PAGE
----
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Computer Architecture. Chapter 4 Instruction-Level Parallelism - 3 Prof. Jerry Breecher CS 240 Fall 2003. Chapter Overview. 4.1 Compiler Techniques for Exposing ILP 4.2 Static Branch Prediction 4.3 Static Multiple Issue: VLIW 4.4 Advanced Compiler Support for ILP

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Computer architecture

Computer Architecture

Chapter 4

Instruction-Level Parallelism - 3

Prof. Jerry Breecher

CS 240

Fall 2003


Chapter overview

Chapter Overview

4.1 Compiler Techniques for Exposing ILP

4.2 Static Branch Prediction

4.3 Static Multiple Issue: VLIW

4.4 Advanced Compiler Support for ILP

4.5 Hardware Support for Exposing more Parallelism

Chap. 4 - ILP 3


Ideas to reduce stalls

Ideas To Reduce Stalls

Chapter 3

Chapter 4

Chap. 4 - ILP 3


Instruction level parallelism

Instruction Level Parallelism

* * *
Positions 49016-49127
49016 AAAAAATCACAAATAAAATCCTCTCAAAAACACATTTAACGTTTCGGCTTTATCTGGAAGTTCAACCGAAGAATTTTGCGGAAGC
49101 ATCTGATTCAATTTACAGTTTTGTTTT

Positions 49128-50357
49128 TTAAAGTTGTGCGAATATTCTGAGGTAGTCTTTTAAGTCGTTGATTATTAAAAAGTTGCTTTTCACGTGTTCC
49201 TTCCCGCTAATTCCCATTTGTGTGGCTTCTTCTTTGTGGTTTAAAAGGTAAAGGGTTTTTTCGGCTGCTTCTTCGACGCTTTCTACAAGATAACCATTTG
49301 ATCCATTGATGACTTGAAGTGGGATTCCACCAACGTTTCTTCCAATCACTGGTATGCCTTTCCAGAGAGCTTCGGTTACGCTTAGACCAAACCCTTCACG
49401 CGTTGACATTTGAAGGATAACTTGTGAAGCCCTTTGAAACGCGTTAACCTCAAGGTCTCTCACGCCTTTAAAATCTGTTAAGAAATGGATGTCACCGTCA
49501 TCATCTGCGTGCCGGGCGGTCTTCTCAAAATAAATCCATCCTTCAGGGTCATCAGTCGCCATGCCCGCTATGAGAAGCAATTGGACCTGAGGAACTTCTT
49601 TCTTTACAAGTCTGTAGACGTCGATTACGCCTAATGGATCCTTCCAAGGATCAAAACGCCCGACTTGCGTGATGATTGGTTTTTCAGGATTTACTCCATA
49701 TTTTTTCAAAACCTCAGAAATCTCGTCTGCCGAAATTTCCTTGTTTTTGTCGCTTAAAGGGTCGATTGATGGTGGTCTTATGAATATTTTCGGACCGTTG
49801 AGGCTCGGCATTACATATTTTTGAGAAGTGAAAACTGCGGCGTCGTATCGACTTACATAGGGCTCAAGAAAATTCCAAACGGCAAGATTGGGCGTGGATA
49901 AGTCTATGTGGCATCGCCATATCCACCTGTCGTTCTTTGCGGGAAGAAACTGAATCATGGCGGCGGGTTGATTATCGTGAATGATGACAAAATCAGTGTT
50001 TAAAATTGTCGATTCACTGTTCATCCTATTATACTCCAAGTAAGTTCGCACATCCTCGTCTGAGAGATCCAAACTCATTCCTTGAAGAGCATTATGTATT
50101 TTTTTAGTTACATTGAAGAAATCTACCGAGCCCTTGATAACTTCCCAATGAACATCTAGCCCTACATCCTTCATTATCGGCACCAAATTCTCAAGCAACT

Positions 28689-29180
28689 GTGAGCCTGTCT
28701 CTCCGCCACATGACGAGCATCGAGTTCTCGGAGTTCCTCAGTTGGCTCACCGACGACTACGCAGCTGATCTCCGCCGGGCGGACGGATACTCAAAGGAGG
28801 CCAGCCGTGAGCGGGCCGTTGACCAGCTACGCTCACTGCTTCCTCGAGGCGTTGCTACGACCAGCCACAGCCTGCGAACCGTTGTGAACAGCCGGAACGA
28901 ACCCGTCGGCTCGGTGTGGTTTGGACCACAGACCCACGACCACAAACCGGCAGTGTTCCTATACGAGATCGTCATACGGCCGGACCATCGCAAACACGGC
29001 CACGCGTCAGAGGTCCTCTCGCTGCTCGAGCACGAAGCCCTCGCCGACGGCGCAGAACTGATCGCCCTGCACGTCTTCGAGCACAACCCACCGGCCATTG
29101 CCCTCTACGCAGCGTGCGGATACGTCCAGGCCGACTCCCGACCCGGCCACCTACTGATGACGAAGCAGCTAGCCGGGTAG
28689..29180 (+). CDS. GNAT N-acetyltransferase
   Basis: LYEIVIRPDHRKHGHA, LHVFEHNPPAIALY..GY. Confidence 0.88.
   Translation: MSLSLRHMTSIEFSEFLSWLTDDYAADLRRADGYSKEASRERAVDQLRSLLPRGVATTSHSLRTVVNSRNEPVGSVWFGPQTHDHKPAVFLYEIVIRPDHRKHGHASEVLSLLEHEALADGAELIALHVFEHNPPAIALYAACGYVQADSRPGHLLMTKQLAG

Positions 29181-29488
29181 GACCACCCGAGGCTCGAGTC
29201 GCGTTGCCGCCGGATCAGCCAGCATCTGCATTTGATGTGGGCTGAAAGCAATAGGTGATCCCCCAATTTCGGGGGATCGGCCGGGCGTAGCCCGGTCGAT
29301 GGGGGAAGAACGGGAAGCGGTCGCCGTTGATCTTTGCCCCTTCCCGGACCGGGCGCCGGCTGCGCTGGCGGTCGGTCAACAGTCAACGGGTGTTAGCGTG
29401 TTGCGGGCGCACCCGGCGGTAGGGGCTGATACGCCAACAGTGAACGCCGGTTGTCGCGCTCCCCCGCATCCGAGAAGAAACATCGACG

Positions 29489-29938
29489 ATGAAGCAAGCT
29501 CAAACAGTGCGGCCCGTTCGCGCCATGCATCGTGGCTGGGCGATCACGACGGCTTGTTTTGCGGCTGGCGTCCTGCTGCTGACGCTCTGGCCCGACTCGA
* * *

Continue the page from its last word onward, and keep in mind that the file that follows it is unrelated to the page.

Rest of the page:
How can compilers recognize and take advantage of ILP?

4.1 Compiler Techniques for Exposing ILP

4.3 Static Multiple Issue: VLIW

4.4 Advanced Compiler Support for ILP

4.5 Hardware Support for Exposing more Parallelism

Chap. 4 - ILP 3


Simple loop and its assembler equivalent

Compilers and ILP

Pipeline Scheduling and Loop Unrolling

Simple Loop and its Assembler Equivalent

for (i=1; i<=1000; i++) x(i) = x(i) + s;

This is a clean and simple example!

Loop:LDF0,0(R1);F0=vector element

ADDDF4,F0,F2;add scalar from F2

SD0(R1),F4;store result

SUBIR1,R1,8;decrement pointer 8bytes (DW)

BNEZR1,Loop;branch R1!=zero

NOP;delayed branch slot

Chap. 4 - ILP 3


Fp loop hazards

Compilers and ILP

Pipeline Scheduling and Loop Unrolling

FP Loop Hazards

Loop:LDF0,0(R1);F0=vector element

ADDDF4,F0,F2;add scalar in F2

SD0(R1),F4;store result

SUBIR1,R1,8;decrement pointer 8B (DW)

BNEZR1,Loop;branch R1!=zero

NOP;delayed branch slot

InstructionInstructionLatency inproducing resultusing result clock cycles

FP ALU opAnother FP ALU op3

FP ALU opStore double2

Load doubleFP ALU op1

Load doubleStore double0

Integer opInteger op0

Where are the stalls?

Chap. 4 - ILP 3


Fp loop showing stalls

Compilers and ILP

Pipeline Scheduling and Loop Unrolling

FP Loop Showing Stalls

1 Loop:LDF0,0(R1);F0=vector element

2stall

3ADDDF4,F0,F2;add scalar in F2

4stall

5stall

6 SD0(R1),F4;store result

7 SUBIR1,R1,8;decrement pointer 8Byte (DW)

8 stall

9 BNEZR1,Loop;branch R1!=zero

10stall;delayed branch slot

10 clocks: Rewrite code to minimize stalls?